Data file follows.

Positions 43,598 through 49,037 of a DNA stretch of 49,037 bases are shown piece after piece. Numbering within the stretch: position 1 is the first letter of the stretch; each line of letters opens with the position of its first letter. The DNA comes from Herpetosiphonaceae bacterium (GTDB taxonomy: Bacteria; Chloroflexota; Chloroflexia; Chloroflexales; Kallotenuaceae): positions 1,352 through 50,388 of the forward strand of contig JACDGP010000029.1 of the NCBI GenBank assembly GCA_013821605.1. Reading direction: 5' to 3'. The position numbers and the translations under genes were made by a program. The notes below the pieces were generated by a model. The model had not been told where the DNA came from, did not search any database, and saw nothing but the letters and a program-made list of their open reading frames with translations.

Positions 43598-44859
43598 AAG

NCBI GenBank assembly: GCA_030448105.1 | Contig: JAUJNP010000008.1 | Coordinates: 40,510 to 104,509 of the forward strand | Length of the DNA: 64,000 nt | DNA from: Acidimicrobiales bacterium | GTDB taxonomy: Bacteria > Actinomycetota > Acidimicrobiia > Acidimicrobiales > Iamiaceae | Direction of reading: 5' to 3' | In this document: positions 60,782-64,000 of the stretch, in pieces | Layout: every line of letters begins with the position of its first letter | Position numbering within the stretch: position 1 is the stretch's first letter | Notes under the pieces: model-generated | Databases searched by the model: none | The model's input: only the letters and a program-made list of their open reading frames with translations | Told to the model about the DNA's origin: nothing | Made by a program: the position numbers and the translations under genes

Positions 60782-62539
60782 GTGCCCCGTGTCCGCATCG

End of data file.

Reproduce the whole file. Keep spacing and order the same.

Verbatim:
Positions 43,598 through 49,037 of a DNA stretch of 49,037 bases are shown piece after piece. Numbering within the stretch: position 1 is the first letter of the stretch; each line of letters opens with the position of its first letter. The DNA comes from Herpetosiphonaceae bacterium (GTDB taxonomy: Bacteria; Chloroflexota; Chloroflexia; Chloroflexales; Kallotenuaceae): positions 1,352 through 50,388 of the forward strand of contig JACDGP010000029.1 of the NCBI GenBank assembly GCA_013821605.1. Reading direction: 5' to 3'. The position numbers and the translations under genes were made by a program. The notes below the pieces were generated by a model. The model had not been told where the DNA came from, did not search any database, and saw nothing but the letters and a program-made list of their open reading frames with translations.

Positions 43598-44859
43598 AAG

NCBI GenBank assembly: GCA_030448105.1 | Contig: JAUJNP010000008.1 | Coordinates: 40,510 to 104,509 of the forward strand | Length of the DNA: 64,000 nt | DNA from: Acidimicrobiales bacterium | GTDB taxonomy: Bacteria > Actinomycetota > Acidimicrobiia > Acidimicrobiales > Iamiaceae | Direction of reading: 5' to 3' | In this document: positions 60,782-64,000 of the stretch, in pieces | Layout: every line of letters begins with the position of its first letter | Position numbering within the stretch: position 1 is the stretch's first letter | Notes under the pieces: model-generated | Databases searched by the model: none | The model's input: only the letters and a program-made list of their open reading frames with translations | Told to the model about the DNA's origin: nothing | Made by a program: the position numbers and the translations under genes

Positions 60782-62539
60782 GTGCCCCGTGTCCGCATCG